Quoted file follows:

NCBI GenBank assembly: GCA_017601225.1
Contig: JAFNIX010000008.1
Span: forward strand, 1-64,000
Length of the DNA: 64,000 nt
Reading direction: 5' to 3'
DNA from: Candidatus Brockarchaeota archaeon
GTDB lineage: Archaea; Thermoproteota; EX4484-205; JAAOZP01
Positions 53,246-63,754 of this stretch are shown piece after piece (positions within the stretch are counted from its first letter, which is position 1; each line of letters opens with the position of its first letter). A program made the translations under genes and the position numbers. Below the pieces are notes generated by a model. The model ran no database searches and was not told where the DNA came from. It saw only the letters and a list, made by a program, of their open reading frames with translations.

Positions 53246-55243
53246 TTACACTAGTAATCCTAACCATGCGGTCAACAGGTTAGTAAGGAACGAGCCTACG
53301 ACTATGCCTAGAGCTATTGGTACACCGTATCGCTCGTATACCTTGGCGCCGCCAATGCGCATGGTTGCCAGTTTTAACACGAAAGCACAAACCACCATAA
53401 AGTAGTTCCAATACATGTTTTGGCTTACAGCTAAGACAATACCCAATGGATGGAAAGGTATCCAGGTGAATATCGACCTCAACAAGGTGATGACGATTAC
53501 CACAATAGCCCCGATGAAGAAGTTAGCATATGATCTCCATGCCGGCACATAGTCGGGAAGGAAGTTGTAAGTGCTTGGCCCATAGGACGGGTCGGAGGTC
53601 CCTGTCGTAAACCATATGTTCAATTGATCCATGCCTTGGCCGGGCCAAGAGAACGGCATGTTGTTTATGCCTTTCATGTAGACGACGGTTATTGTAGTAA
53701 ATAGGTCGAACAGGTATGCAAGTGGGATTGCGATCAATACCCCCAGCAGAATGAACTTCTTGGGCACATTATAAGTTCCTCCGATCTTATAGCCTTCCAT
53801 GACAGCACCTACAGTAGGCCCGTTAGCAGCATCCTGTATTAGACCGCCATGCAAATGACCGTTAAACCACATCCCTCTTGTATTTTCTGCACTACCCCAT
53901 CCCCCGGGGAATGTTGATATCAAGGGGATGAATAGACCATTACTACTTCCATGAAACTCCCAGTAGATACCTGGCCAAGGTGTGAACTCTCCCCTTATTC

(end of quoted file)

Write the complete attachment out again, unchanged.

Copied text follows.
NCBI GenBank assembly: GCA_017601225.1
Contig: JAFNIX010000008.1
Span: forward strand, 1-64,000
Length of the DNA: 64,000 nt
Reading direction: 5' to 3'
DNA from: Candidatus Brockarchaeota archaeon
GTDB lineage: Archaea; Thermoproteota; EX4484-205; JAAOZP01
Positions 53,246-63,754 of this stretch are shown piece after piece (positions within the stretch are counted from its first letter, which is position 1; each line of letters opens with the position of its first letter). A program made the translations under genes and the position numbers. Below the pieces are notes generated by a model. The model ran no database searches and was not told where the DNA came from. It saw only the letters and a list, made by a program, of their open reading frames with translations.

Positions 53246-55243
53246 TTACACTAGTAATCCTAACCATGCGGTCAACAGGTTAGTAAGGAACGAGCCTACG
53301 ACTATGCCTAGAGCTATTGGTACACCGTATCGCTCGTATACCTTGGCGCCGCCAATGCGCATGGTTGCCAGTTTTAACACGAAAGCACAAACCACCATAA
53401 AGTAGTTCCAATACATGTTTTGGCTTACAGCTAAGACAATACCCAATGGATGGAAAGGTATCCAGGTGAATATCGACCTCAACAAGGTGATGACGATTAC
53501 CACAATAGCCCCGATGAAGAAGTTAGCATATGATCTCCATGCCGGCACATAGTCGGGAAGGAAGTTGTAAGTGCTTGGCCCATAGGACGGGTCGGAGGTC
53601 CCTGTCGTAAACCATATGTTCAATTGATCCATGCCTTGGCCGGGCCAAGAGAACGGCATGTTGTTTATGCCTTTCATGTAGACGACGGTTATTGTAGTAA
53701 ATAGGTCGAACAGGTATGCAAGTGGGATTGCGATCAATACCCCCAGCAGAATGAACTTCTTGGGCACATTATAAGTTCCTCCGATCTTATAGCCTTCCAT
53801 GACAGCACCTACAGTAGGCCCGTTAGCAGCATCCTGTATTAGACCGCCATGCAAATGACCGTTAAACCACATCCCTCTTGTATTTTCTGCACTACCCCAT
53901 CCCCCGGGGAATGTTGATATCAAGGGGATGAATAGACCATTACTACTTCCATGAAACTCCCAGTAGATACCTGGCCAAGGTGTGAACTCTCCCCTTATTC